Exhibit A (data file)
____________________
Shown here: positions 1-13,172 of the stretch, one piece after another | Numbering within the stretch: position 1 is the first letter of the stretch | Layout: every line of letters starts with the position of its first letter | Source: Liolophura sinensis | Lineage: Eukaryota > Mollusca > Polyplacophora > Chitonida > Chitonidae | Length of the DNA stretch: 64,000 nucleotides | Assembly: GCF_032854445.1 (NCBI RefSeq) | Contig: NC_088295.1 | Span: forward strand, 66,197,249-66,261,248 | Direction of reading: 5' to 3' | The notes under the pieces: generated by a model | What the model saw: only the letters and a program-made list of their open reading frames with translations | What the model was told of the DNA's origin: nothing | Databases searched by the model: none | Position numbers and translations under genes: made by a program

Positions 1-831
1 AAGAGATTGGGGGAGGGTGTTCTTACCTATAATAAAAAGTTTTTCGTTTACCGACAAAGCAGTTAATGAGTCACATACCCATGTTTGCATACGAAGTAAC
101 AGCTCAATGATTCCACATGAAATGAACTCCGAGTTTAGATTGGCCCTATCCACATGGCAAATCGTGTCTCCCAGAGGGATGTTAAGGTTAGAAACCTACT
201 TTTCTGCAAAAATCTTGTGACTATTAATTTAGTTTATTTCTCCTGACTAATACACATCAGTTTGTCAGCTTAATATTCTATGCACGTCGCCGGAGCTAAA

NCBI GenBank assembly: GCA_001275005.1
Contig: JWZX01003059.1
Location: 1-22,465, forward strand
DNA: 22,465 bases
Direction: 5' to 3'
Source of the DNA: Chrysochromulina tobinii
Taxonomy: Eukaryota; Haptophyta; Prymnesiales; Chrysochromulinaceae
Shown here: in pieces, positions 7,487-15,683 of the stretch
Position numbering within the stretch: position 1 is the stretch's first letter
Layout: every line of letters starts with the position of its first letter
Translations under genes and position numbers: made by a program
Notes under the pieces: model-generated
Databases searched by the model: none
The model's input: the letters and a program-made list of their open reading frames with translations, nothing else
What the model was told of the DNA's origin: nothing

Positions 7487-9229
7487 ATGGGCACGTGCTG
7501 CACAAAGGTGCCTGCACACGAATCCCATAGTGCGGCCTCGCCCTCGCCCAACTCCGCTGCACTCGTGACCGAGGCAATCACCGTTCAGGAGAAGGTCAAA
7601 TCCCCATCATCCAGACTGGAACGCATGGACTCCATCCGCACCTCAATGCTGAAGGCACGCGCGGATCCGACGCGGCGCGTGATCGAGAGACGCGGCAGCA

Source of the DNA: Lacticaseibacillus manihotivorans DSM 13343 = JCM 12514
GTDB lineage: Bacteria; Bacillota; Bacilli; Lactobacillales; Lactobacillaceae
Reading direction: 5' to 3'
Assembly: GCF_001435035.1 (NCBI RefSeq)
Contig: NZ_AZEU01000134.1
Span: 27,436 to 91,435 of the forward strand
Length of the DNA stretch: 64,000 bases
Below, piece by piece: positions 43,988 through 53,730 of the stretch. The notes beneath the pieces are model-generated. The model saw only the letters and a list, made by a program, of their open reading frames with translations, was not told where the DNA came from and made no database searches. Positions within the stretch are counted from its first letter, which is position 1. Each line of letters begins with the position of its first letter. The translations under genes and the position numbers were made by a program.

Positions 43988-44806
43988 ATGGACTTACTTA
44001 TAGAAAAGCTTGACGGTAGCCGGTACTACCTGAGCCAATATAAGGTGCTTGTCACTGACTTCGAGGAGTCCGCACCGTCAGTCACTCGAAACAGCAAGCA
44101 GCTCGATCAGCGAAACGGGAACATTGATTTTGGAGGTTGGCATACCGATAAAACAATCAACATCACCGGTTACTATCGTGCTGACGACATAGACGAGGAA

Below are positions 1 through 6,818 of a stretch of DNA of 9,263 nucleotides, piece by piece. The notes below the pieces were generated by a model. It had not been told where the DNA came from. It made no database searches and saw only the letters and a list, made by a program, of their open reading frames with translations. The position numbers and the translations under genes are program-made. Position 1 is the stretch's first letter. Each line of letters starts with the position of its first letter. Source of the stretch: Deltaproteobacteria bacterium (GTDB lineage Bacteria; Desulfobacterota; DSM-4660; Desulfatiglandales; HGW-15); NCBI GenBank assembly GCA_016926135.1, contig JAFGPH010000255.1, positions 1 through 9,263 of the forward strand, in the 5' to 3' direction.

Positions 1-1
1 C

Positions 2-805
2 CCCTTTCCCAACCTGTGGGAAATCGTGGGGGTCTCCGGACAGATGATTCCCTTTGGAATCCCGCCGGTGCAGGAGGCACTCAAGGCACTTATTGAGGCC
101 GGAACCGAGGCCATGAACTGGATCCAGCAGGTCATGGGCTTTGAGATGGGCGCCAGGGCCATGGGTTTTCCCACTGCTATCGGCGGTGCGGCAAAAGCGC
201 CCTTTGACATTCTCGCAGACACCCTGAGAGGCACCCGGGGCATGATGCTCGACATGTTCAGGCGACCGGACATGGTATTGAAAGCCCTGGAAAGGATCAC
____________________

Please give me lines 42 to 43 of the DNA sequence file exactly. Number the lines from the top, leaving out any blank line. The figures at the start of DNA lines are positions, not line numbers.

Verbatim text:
101 GGAACCGAGGCCATGAACTGGATCCAGCAGGTCATGGGCTTTGAGATGGGCGCCAGGGCCATGGGTTTTCCCACTGCTATCGGCGGTGCGGCAAAAGCGC
201 CCTTTGACATTCTCGCAGACACCCTGAGAGGCACCCGGGGCATGATGCTCGACATGTTCAGGCGACCGGACATGGTATTGAAAGCCCTGGAAAGGATCAC